Reading Study Guide for the PERT

Page 1

General Information

The PERT Reading section will test how well you can not only read and comprehend, but also analyze a passage. It will be important to understand the terms used in the test and be able to extract the requested details from the written material. Here are some study points to help you do just that.

Terms to Know

It will help to be familiar with certain terms so you will know exactly what information you are seeking in order to select the correct answer.

Main Idea

The main idea of a piece is the overarching theme or point. In an argumentative essay arguing against the use of kill shelters in animal care, the main idea would likely be something akin to, “Kill shelters demonstrate inhumane treatment of animals and should be banned immediately.” The main idea is frequently used as a synonym for thesis: both provide the main point and purpose of a single work.

Implied Main Idea

Similar to a main idea, an implied main idea is one that is the purpose and overall thesis―but one that is not clearly stated by the author. In the example used above, that sentence is likely to function as an actual sentence in the opening (and closing) paragraph. An implied main idea is not spelled out like this, but is hinted at or spelled out by the supporting details and arguments.

Supporting Details

Supporting details are found in the body of a work, rather than the opening or closing paragraphs/chapters. Supporting details are the framework of an argument or piece, providing evidence or ideas used to support the main idea. These typically make up the bulk of a paragraph and are used to expound on a paragraph’s topic sentence and the paper’s main idea.

Author’s Purpose

The author’s purpose is simply the reason for the author’s writing. In the argumentative essay discussing kill shelters, the author’s purpose is likely to be “to provide reasons and evidence to support the notion that kill shelters are inhumane, thereby persuading the audience to come to his/her way of thinking.” This will also be the case in a persuasive essay. A narrative essay will likely be different: rather than writing to persuade, the author is writing to deliver a story. The author’s purpose is usually most easily identified by identifying the type of work being read.

Author’s Tone

Tone can be difficult to find. An author’s tone is used to clue the audience in to how the author feels about the subject matter. In a narrative essay, the author’s tone might be sad, or nostalgic. In an informative essay, the author’s tone is usually formal and detached. Tone lends insight into the purpose of a paper and the expected reaction to the piece.


An inference is an idea that is assumed based upon available knowledge or evidence. If a friend rushes into a party late, with work clothes still on, you might infer that said friend got off of work late. If a paper offers evidence to support the notion that global warming is a serious issue, you might infer that the author considers this a serious threat and is writing to persuade his/her audience to take action. Inferences are used regularly in both academic and informal writing.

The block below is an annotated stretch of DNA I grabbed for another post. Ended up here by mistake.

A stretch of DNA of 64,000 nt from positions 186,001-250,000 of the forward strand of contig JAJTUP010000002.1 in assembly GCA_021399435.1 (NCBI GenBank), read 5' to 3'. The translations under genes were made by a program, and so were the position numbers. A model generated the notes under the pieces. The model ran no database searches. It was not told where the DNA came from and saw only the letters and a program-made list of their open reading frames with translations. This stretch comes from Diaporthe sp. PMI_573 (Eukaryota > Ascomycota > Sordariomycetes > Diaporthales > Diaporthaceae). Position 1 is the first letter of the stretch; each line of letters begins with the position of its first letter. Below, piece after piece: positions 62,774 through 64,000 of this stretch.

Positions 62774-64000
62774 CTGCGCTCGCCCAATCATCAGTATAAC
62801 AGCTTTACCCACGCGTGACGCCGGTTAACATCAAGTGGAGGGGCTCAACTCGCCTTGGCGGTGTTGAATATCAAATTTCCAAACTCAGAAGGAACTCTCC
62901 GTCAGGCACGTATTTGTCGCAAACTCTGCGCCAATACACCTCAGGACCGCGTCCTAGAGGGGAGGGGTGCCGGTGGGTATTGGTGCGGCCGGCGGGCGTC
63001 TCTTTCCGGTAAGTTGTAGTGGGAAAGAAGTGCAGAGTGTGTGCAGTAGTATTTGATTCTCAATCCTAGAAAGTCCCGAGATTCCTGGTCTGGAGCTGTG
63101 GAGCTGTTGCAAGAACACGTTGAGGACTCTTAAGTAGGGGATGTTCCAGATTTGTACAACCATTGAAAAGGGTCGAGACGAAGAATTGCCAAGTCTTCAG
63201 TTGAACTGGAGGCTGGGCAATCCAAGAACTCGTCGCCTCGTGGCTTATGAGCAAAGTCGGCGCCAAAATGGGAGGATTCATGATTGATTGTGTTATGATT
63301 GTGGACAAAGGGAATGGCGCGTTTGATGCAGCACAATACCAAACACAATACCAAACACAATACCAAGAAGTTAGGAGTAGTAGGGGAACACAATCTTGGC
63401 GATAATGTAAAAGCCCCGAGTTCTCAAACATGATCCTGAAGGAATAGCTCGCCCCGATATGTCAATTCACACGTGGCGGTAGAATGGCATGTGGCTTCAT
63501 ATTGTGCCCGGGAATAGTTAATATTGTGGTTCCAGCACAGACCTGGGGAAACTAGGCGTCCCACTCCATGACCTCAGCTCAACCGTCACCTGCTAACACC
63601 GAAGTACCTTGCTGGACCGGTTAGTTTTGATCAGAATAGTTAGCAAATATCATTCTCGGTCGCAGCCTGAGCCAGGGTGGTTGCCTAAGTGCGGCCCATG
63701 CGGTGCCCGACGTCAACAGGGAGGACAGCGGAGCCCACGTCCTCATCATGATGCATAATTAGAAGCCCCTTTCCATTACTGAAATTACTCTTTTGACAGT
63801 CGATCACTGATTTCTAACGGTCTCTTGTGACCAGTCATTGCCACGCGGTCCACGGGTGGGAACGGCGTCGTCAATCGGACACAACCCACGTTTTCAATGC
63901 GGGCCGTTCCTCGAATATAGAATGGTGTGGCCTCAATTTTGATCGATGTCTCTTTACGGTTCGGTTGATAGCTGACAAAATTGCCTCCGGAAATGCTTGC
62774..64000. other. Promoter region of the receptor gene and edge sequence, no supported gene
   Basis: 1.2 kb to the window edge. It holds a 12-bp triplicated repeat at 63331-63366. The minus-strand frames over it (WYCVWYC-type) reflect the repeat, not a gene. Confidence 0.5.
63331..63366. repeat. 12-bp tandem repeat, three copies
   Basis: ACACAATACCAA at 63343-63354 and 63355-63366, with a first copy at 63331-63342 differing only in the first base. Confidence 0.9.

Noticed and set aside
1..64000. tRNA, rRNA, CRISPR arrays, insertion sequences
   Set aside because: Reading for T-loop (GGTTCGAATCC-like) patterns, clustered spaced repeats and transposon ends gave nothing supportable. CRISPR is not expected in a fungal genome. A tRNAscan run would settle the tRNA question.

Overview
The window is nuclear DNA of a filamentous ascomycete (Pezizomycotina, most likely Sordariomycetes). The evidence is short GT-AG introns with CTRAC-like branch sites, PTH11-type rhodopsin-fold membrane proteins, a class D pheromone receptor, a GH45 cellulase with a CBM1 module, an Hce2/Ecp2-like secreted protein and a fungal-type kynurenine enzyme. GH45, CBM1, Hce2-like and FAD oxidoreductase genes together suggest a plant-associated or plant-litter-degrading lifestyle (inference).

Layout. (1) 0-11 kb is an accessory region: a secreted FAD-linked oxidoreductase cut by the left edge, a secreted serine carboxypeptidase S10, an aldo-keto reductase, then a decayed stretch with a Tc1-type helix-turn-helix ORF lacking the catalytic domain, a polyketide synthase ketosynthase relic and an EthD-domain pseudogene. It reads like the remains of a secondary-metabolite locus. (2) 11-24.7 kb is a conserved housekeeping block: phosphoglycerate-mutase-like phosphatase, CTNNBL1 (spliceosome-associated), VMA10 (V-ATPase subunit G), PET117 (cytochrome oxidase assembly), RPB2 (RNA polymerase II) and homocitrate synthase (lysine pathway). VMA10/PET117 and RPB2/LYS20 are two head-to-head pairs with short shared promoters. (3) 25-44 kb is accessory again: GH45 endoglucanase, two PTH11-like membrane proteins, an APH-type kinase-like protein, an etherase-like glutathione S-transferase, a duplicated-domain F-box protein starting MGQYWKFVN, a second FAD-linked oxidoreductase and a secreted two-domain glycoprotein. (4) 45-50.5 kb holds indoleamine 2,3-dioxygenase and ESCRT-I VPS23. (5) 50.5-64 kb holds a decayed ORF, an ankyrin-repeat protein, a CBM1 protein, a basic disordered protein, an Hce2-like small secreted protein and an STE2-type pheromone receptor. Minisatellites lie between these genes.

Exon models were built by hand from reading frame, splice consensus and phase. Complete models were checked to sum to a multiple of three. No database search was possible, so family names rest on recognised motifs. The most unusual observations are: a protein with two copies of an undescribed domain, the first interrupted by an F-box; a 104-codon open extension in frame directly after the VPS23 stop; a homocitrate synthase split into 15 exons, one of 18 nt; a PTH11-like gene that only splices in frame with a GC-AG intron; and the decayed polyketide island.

A bias in writing occurs when an author fails to consider the possibility of any outcome or idea but one. Bias is often seen in both argumentative essays and compare/contrast essays; rather than offering ideas from both sides of the proverbial coin, an author will simply provide information to reinforce his/her ideas, rather than giving equal weight to both sides.

Fact and Opinion

Fact is irrefutable, or assumed to be true. Facts are typically found in more formal writing, discussing concrete matters such as history, science, and current affairs. In a newspaper, facts may be found everywhere, from sports reporting to the headlines.

Opinion is refutable and is simply a reflection of the author’s ideas. In a newspaper, opinions are typically found in the editorial section―a section dedicated to authors voicing their opinions.

In academic writing, facts and opinions should not be mixed up; facts are used to support ideas, while opinions are used to influence the audience.

Reasoning and Rhetoric

The reasoning of a piece describes the manner in which an author lays out his/her information and arguments. Reasoning may involve using facts to support ideas or appeals to emotion. Rhetoric is the delivery of reasoning and includes three types of delivery: logos, ethos, and pathos. Logos is reasoning using logic (appeal to reason). Ethos is reasoning using an appeal to ethics. This is most often used in discussions of morality and wrongdoing. Pathos is reasoning using an appeal to emotion. This is most commonly found in persuasive essays and even narrative essays.

To evaluate what type of rhetoric (or reasoning) is being used in a piece, identify the type of language being used. Is the language primarily academic or formal in nature? Are facts the most commonly used support? This is logos rhetoric. Is the language emotionally charged, conjuring images of pain or suffering? This is pathos rhetoric. Is the language focused on similarities between the author and the audience? Does it cast the author as an authority on the subject? This is ethos rhetoric.


All Study Guides for the PERT are now available as downloadable PDFs